There is an analogous situation in relation to the whole management strategy at the USS where the trustee is following financial models which have been shown to be wrong rather than their fiduciary responsibility. Whether following the financial models that currently dominate the thinking of the current USS leadership will deliver better returns than pragmatically taking a view about the future or not is a matter of uncertainty. But there surely must be a basis for a legal challenge to a trustee who bases his or her strategy dogmatically on models that have been shown by academic economists and mathematicians to be flawed.

One example is the idea that risk can not only be measured but also managed. That is a very dangerous idea whose consequences we saw during the banking collapse of 2008 when such measured failed. Measures of risk proved to be chimera: of use only when there was little risk but to be unreliable when they were really needed.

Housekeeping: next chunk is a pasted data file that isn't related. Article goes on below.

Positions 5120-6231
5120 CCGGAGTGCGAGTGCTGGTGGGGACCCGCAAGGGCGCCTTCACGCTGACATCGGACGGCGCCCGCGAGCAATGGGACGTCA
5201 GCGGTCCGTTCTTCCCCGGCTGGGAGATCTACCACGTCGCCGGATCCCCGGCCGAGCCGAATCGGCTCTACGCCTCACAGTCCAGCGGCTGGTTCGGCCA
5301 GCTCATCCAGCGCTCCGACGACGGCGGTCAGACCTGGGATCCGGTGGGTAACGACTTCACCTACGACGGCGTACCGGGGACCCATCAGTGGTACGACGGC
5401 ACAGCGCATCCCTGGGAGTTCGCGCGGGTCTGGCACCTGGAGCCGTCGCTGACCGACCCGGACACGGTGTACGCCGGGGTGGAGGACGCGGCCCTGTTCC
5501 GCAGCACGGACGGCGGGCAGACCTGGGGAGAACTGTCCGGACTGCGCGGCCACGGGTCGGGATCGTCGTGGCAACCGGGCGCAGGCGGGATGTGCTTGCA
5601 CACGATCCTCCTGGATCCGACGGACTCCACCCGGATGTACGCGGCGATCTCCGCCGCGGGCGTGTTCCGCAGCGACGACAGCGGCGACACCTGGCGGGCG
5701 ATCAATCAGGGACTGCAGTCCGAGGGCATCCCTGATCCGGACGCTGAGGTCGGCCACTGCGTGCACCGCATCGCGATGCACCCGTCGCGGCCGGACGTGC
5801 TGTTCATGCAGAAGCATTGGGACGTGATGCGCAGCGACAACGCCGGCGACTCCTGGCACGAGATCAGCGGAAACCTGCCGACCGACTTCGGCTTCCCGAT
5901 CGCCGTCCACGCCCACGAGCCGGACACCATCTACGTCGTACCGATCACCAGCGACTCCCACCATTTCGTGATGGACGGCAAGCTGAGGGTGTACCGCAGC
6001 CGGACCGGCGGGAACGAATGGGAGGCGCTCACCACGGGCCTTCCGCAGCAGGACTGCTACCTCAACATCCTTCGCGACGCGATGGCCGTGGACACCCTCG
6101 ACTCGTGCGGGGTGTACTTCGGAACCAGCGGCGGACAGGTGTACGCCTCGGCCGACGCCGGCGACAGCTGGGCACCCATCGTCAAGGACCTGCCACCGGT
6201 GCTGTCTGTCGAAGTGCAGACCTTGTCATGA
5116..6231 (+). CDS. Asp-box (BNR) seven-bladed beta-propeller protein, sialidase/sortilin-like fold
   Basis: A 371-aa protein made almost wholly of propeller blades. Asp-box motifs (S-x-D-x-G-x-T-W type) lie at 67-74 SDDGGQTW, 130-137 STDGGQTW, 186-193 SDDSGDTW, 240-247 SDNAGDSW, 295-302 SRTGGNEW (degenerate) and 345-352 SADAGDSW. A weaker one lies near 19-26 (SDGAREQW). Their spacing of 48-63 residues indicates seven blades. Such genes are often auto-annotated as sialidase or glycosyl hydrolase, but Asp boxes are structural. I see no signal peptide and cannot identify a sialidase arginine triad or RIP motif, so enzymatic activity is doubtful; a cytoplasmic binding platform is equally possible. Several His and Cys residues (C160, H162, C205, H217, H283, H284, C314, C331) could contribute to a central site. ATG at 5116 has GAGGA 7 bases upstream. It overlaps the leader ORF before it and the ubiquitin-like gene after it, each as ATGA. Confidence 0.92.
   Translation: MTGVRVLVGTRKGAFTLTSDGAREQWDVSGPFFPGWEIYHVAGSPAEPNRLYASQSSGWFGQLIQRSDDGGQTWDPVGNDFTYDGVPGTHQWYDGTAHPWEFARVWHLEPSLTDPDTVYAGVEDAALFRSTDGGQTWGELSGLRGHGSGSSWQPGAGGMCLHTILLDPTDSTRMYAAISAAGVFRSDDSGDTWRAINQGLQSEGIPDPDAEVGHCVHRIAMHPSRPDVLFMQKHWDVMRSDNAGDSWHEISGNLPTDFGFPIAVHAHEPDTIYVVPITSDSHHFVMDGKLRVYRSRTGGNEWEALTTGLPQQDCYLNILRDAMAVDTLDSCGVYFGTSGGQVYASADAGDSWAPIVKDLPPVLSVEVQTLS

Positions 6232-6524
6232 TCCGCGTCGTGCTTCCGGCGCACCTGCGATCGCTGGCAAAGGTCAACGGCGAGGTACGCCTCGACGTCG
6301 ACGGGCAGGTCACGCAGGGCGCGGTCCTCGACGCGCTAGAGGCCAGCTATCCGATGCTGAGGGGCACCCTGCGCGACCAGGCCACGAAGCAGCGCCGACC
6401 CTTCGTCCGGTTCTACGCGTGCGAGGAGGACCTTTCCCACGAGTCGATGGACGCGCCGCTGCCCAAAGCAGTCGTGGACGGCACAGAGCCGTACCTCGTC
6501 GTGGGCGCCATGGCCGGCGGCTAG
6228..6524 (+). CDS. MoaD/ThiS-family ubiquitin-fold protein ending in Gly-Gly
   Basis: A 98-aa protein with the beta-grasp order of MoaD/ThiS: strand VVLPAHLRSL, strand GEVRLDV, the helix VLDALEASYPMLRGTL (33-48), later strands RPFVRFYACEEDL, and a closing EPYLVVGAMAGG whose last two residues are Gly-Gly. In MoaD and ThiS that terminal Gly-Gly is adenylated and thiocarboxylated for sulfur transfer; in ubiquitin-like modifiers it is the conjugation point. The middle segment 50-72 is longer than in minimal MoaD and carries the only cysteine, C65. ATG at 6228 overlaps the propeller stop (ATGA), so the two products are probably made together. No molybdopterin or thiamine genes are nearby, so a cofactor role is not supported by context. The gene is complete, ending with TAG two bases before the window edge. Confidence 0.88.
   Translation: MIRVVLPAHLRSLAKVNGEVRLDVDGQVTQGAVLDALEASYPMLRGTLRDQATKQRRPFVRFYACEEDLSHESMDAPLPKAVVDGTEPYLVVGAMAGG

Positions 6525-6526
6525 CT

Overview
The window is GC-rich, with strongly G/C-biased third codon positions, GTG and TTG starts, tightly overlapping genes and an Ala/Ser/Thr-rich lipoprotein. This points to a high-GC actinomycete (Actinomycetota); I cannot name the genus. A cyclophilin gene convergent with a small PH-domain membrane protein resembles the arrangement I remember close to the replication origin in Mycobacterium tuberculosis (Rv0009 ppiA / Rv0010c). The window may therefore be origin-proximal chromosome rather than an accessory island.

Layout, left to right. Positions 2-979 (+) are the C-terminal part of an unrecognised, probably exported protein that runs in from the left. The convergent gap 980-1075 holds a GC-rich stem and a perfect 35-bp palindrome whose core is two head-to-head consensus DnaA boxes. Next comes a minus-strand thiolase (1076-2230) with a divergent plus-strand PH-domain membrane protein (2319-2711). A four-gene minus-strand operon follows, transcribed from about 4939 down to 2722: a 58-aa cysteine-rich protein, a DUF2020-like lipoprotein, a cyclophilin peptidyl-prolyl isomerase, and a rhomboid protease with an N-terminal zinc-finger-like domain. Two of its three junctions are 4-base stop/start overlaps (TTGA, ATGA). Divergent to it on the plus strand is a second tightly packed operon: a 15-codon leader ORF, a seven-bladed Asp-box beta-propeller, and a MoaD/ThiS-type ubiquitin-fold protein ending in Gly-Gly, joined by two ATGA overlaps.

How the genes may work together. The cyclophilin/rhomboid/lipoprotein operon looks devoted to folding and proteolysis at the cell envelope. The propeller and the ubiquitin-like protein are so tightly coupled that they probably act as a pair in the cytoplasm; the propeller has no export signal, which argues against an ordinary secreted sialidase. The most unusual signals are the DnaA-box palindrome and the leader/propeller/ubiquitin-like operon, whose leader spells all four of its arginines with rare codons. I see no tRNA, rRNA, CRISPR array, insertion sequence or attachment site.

Another example is the belief that it is possible to borrow and lend indefinite amounts at the so-called risk-free rate of interest. That might be a reasonable assumption for a small pension scheme worth a few million pounds but is very misleading for a massive scheme as big as the USS, not only the largest pensions scheme in the country but also big enough that its behaviour affects market prices and to have macro-economic effects.